With hopes still high that my son's teacher knew some magic trick to make this stuff usable, I dumped each gooey ball into a ziploc and took it to school. I apologized for the consistency problem and, as sweetly as you can imagine a preschool teacher being, I was thank you'd but no thank you'd - this dough wouldn't work. Maybe if I put it back on the stove for awhile longer? His teacher told me she leaves it on there for a long time, long enough to make it hard to stir it's so thickened. Her "a bit longer" was a lot longer than my "a bit longer." Oops.

So I left school, baggies of aqua blue in hand and headed, after two good friends assured me it didn't make me less of a helpful mom, to WalMart. I was in search of blue Play-Doh. Already made, in the container, not the least bit aqua, blue.
My slow filling ego balloon began to spring a small leak when I stood in the arts and crafts aisle, only to gaze upon everything EXCEPT single containers of Play-doh. Packages of 12 colors, 24 colors, neon colors, but no single containers. Shot down yet again, I was walking out when, at the end of the aisle, I spied a wire rack of, you guessed it, single containers of DOH!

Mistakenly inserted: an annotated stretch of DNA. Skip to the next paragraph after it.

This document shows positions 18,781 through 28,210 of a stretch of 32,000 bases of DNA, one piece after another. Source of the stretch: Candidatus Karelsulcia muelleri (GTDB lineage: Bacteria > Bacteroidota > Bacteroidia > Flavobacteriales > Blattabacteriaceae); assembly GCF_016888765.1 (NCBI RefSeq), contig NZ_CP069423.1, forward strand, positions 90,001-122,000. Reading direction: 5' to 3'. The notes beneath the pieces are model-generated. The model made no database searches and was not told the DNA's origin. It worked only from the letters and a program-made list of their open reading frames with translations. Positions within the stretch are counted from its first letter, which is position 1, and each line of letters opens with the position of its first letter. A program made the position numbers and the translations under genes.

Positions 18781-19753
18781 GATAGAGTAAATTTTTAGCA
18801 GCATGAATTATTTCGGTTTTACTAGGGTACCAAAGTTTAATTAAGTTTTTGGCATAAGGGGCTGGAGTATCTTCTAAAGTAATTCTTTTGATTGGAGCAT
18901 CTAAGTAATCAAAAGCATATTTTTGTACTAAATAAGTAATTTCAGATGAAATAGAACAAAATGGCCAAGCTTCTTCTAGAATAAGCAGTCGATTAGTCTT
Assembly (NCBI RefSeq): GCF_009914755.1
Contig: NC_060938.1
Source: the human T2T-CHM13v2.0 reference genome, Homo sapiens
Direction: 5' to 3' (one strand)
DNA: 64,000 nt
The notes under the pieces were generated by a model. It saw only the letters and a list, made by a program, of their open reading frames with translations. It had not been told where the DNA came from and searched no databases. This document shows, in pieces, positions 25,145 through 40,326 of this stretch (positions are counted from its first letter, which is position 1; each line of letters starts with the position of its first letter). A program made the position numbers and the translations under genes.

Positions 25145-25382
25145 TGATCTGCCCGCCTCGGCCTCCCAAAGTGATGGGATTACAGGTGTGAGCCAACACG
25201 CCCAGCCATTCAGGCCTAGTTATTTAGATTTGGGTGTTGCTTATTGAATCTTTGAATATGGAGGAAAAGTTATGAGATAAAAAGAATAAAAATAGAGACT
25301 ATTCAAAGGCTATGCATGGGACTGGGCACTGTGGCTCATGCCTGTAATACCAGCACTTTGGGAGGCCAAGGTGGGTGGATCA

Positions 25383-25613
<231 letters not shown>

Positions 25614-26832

Redemption! Salvation!
Or not.
No blue. No dark blue, no light blue, not even any aqua blue. There were a few containers of yellow, white and black. Apparently, I was not the only person who needed Play-doh this week, I was just the only person who tried to make it at home while everyone else was buying it for eighty-seven cents a pop. Sadly, the cost of my sanity was less than a dollar.

With a glimmer of hope that what I needed was out there in the universe, I steered toward Target and with great confidence strode right towards the toy aisle, maneuvered into arts and crafts and saw, yet again, everything BUT single jars of Play-doh. I would NOT let the "Doh" get the better of me. So I grabbed two generic four packs containing blue, white, red and green. They could use the blue and then they have extras for when those colors and their corresponding months came around.

A bit embarrassed, I picked up my son and dropped off the play doh. I explained that I tried to get single jars, that I went to two stores and I could get more if they needed it. Again, as sweet as you imagine nursery school teachers can be, they thanked me and told me I shouldn't have gone to so much trouble. Honestly, trying to make the stupid stuff was way more trouble than driving to two stores. But I just smiled, told them they were more than welcome.
And then, like the dumb ass I am, I offered to try again later in the year when a different color rolls around.
Better hope Wally world restocks that stuff, because I am buying it in BULK!

1 comment:

Jennifer Bohnart said...

love it!!!! oh I can so feel your pain!!! My sis made home made playduh and all sorts of fun stuff when she had the kids for the 10days we were in Europe. They said why don't you do anything fun like that?!?